"The courts cannot turn the clock back and create a world in which the 2020 election results are not certified," Nelson argued. More to the point, he said the lawsuit has an ulterior motive.
"This case is an attempt to undermine our confidence in the system with no basis in law or fact," Nelson said. "They are using the federal court system in an attempt to undermine the rule of law and obtain breathtaking, startling and unprecedented relief to overturn the will of the people."
Haller is trying to keep the case alive so she can present what she called "concrete evidence of widespread voter fraud.
Much of that is based on complaints about the Dominion Voting Systems software and equipment.
She said there is mathematical evidence of an "injection" of votes for Biden at specific times on election night. And that, said Haller, goes to how Dominion, a company challengers have said has ties to foreign countries and staffers who are hostile to Trump, uses an algorithm to tally votes rather than actual votes, all of which she claims provided artificial support for Biden.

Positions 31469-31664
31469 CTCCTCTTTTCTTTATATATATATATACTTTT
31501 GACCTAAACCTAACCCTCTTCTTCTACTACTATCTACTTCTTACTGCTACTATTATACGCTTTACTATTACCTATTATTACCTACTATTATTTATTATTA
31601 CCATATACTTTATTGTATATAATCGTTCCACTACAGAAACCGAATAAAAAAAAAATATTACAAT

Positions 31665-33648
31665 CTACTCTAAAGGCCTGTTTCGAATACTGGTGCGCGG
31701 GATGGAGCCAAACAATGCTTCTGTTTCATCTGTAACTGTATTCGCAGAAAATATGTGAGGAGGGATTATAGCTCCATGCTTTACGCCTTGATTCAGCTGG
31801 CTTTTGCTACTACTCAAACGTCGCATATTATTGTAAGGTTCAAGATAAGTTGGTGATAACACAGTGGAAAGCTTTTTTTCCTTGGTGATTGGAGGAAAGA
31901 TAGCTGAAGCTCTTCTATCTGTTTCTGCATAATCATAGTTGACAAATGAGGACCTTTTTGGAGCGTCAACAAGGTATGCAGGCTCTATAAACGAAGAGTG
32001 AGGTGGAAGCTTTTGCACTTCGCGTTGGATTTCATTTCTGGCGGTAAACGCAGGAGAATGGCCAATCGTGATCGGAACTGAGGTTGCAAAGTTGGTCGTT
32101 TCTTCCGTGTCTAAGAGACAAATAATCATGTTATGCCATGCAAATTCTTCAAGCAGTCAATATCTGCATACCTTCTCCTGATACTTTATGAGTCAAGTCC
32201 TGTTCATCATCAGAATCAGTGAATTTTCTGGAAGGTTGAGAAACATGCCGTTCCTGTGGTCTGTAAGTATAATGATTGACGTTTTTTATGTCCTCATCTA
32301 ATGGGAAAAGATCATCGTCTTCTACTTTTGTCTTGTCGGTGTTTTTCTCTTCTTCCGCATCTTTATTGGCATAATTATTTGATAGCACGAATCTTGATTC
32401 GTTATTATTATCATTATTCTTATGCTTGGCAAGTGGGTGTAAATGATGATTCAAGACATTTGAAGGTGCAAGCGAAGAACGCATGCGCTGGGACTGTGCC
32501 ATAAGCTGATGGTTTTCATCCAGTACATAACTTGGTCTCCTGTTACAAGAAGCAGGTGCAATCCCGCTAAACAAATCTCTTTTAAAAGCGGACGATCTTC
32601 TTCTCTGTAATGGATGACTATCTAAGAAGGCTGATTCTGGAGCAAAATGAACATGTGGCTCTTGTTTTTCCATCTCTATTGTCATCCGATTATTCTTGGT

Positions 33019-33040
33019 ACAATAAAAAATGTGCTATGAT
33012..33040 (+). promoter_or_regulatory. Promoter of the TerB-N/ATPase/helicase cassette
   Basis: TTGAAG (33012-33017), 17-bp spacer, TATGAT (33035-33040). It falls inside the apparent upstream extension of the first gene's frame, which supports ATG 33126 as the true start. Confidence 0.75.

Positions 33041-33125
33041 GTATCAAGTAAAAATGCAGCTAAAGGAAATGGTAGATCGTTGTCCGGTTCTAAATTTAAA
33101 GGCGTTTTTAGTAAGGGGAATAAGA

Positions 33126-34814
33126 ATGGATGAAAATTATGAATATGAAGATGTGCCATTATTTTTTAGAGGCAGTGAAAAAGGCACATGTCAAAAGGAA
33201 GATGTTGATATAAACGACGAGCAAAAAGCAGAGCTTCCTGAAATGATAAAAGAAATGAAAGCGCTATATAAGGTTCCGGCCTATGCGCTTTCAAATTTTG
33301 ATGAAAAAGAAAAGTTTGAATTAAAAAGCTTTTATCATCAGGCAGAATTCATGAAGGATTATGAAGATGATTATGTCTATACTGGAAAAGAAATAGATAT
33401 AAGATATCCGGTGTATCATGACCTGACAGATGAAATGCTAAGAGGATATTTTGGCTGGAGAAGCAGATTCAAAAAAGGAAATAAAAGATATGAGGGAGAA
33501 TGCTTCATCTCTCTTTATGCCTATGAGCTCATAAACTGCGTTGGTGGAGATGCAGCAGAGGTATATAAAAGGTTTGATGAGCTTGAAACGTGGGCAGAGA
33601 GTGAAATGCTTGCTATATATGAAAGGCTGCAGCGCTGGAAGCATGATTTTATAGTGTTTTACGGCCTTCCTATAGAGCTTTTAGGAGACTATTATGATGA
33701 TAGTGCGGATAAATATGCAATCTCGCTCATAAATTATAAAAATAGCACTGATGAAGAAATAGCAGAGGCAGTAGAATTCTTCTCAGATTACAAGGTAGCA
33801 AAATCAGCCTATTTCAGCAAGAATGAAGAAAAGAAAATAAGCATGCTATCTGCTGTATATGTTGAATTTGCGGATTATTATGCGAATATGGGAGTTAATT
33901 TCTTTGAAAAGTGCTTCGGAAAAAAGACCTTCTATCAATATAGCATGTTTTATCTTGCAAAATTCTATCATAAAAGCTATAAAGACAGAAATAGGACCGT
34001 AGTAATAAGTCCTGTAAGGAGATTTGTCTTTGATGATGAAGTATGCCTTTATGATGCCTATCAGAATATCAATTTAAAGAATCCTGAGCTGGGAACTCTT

Nelson, however, said claims about how Dominion is operated and even whether it sends data out of the country is irrelevant as there is no hard evidence showing any actual fraud occurred in Arizona. Then there's the fact that a random hand count of ballots -- the actual papers filled out by voters -- meshed 100% with what the machines recorded.
Haller said her evidence goes beyond that, including a claim that more than 86,000 early ballots were returned by people but never recorded.
That number, however, is based on a phone survey of voters done by someone retained by the Trump campaign who asked people whether they sent in their ballot. The estimate comes from extrapolating out what that survey concluded.
But Nelson is arguing that is highly unreliable.